HARTFORD, Conn. (CBS Connecticut and AP) – State employees could receive four years of full job security if they agree to concessions such as a two-year wage freeze, three furlough days and higher insurance premiums and pension contributions, according to a draft framework for a labor concession agreement being considered by labor leaders.
Union officials may decide Tuesday whether to present the proposal to rank-and-file members for consideration.
A copy of a three-page summary of the framework, the result of months of closed-door negotiations between Democratic Gov. Dannel P. Malloy’s administration and the state employee union leaders, was obtained Monday by The Associated Press. Malloy has been seeking $700 million in labor savings in the new fiscal year beginning July 1 and an additional $870 million in the second year of the two-year budget.
The summary did not include savings estimates. Cutting state worker costs is considered crucial for covering the state’s projected $2.3 billion deficit in the first year of the approximately $40 billion two-year budget. The second year is predicted to have a $2.7 billion deficit.
A closer look at the proposal:
Under the proposal, unionized state workers could receive four years of full job security, effective July 1, if they agree to the concessions. Any layoff notices that have already been issued would be rescinded.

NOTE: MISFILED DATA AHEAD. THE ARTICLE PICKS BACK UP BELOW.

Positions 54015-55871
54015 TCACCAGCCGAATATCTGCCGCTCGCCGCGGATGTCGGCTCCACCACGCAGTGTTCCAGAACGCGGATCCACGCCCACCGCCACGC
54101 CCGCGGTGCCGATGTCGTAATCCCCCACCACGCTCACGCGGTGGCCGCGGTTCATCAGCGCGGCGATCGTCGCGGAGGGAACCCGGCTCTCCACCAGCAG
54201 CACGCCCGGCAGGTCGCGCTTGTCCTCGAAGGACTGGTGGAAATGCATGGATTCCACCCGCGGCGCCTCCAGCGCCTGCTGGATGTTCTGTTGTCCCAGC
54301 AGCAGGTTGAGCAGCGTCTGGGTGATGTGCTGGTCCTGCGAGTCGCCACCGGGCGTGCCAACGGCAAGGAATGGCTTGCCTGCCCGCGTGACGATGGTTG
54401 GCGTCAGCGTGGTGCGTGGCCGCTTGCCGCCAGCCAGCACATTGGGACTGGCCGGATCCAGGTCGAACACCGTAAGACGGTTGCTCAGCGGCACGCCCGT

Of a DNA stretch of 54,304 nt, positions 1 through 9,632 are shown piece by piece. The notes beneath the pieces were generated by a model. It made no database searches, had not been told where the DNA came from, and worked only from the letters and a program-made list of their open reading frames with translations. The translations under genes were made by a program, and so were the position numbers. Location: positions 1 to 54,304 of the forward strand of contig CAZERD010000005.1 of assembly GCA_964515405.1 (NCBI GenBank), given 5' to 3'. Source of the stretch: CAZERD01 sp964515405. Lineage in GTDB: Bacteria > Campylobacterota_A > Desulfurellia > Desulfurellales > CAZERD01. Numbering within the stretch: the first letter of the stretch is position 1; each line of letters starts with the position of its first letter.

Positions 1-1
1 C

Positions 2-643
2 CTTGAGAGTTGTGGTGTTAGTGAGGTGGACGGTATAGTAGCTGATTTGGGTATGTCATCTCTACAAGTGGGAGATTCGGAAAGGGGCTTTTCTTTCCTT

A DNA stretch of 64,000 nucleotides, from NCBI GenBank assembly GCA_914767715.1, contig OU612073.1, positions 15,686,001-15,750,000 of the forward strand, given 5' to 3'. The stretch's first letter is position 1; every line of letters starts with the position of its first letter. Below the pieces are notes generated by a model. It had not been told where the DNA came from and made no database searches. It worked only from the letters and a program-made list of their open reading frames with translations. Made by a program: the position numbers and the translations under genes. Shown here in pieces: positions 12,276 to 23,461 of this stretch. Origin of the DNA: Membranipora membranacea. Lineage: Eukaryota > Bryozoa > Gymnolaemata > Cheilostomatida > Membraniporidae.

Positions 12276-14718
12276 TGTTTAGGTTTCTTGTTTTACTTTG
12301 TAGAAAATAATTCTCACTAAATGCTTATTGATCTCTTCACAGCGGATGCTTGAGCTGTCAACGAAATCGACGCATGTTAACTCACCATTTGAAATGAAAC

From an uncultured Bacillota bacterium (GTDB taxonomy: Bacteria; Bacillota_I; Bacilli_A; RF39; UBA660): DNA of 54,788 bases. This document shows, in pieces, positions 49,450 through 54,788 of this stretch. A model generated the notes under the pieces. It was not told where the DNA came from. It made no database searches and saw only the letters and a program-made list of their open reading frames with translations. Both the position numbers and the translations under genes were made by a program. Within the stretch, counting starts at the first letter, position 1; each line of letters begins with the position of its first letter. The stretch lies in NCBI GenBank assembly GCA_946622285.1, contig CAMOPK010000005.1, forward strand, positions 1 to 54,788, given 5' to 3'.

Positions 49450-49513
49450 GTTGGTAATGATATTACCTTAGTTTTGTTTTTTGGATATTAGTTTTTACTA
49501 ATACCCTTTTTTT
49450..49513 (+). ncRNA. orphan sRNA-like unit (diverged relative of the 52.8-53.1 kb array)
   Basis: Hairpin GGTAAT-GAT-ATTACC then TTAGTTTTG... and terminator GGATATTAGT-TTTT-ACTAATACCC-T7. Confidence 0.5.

The summary notes that the unions would be willing to discuss “voluntary alternatives” if there is reorganization within a state agency.
In the 2011 labor concession agreement Malloy reached that runs until 2022, workers were promised two years of no layoffs in exchange for various givebacks, which included an employee wellness program and retirement changes.
This proposal would extend the health and benefits portion of that deal for an additional five years, until June 30, 2027, but with some changes. That could become a point of contention with legislative Republican lawmakers, who have voiced concern about extending that agreement.
Besides three furlough days, the proposed framework calls for a “hard freeze” in the first two years of the plan, retroactive to 2016.
In the third year, some workers could receive a $2,000 lump sum bonus. In the fourth and fifth years, the proposal includes 3.5 percent general wage increases, plus the annual increments that some units receive. Units without annual increments would receive an additional 2 percent.
The summary indicates there are “no major health care design changes” in the proposal. Rather, it said, “substantial savings” is generated from proposals such as implementing a “standard formulary to prevent prescription drug price gouging.”
The copay for unnecessary emergency room visits is increased to $250, while a copay will also be imposed for outpatient use of out-of-network labs.
Under the proposal, pension contributions for current employees would increase 1.5 percent, beginning July 1. An additional 0.5 percent pension contribution increase is also scheduled for July 1, 2019.
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